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Tue, 03/12/2019 – 13:54
Engaging students and personalizing instruction with technology requires IT and instructional experts to work effectively, together, outside of their traditional silos.
If you’re reading this magazine, that’s probably something you’re well aware of. The tricky part is how to actually go about doing those things, and convincing everyone around you that they should be striving for that approach as well. How do you get that done?
Let’s start with what personalized learning is — or should be — and go from there. A 2017 Medium post from the Office of Educational Technology laments the lack of clarity about the term “personalized learning”: “The lack of a consistent definition and language for a relatively complex idea has hampered both understanding and effective implementation,” the article states.
Indeed, the concept has been conflated with other educational and instructional approaches that integrate technology: adaptive learning, blended learning, competency-based learning and differentiated learning, to name just a few.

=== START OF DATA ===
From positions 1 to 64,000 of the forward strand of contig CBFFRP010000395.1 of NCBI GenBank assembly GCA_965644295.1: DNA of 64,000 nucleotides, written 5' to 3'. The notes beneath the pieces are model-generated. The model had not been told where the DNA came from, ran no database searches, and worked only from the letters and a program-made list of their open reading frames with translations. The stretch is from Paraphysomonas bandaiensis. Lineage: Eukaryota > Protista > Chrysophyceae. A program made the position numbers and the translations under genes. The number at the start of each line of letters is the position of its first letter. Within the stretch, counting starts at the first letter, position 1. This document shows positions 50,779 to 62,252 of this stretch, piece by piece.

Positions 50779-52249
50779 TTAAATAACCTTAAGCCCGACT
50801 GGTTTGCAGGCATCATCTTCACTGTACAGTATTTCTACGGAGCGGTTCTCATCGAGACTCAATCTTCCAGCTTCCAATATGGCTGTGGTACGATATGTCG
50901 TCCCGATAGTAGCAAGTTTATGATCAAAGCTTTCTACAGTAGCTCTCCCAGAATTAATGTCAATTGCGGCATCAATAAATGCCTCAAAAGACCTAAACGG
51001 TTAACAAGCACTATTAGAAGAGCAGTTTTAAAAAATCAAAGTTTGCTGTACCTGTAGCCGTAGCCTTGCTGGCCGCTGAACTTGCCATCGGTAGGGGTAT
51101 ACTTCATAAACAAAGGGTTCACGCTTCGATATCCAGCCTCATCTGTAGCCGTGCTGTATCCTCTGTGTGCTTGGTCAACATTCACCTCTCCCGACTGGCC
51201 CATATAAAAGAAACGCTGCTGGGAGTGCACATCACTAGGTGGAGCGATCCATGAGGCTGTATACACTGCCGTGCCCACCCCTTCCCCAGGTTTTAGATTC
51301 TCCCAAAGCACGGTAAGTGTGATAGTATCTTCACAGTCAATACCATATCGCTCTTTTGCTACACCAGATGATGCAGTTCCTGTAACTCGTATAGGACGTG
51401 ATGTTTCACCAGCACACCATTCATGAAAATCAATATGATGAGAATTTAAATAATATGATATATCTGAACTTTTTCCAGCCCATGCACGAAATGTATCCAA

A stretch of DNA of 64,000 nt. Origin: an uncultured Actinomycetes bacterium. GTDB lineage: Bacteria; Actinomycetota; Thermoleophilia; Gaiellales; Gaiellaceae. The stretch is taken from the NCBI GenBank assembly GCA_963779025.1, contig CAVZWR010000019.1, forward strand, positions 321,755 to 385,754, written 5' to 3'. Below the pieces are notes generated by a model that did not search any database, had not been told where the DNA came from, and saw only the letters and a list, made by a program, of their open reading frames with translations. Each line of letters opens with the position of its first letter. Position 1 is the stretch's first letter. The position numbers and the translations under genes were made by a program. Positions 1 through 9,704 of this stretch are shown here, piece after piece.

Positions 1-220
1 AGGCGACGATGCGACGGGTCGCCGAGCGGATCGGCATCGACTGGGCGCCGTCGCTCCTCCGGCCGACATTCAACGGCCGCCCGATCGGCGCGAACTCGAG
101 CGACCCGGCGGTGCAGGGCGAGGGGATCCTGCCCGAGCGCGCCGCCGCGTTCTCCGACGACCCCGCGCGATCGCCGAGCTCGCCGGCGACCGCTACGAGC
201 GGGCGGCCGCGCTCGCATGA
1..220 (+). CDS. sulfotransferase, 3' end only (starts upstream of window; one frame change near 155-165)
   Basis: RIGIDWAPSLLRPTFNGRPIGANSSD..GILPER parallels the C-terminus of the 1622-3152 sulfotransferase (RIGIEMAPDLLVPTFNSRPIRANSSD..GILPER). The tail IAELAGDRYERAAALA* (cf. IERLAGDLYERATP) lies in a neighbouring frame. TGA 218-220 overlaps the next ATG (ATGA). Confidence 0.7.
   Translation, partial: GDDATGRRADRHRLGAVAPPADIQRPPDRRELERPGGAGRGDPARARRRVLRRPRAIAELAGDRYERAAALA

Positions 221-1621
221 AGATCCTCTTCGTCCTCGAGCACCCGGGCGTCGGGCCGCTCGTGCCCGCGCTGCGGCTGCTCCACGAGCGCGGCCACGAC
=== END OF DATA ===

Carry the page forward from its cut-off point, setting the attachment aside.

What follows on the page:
The post points out, rightly, that it’s “important to recognize that personalized learning entails more than a definition: school culture, pedagogy, curricular choices and available resources all influence the shape personalized learning takes in any given learning environment.” Enter the silos.
When we can agree on the mission or goals of a personalized learning initiative, it becomes easier to break down the barriers and engage the various teams so we can start to agree on the technology tools and support that will meet those goals.
K–12 Departments Must Find Common Ground
So, how can teams get to the point where everyone is on board with the personalized learning program and goals?
One place to start is with ourselves, and improving our leadership skills so that we can more skillfully guide the kinds of discussions that need to take place before landing on a common vision.
Engaging other teams and educational communities requires a safe space where everyone feels they can talk openly and honestly about what will work, given the specific students, resources and support available in a school or district. Identifying and understanding weaknesses becomes even more critical when teams look to scale out programs beyond a few innovative classrooms to an entire school or district.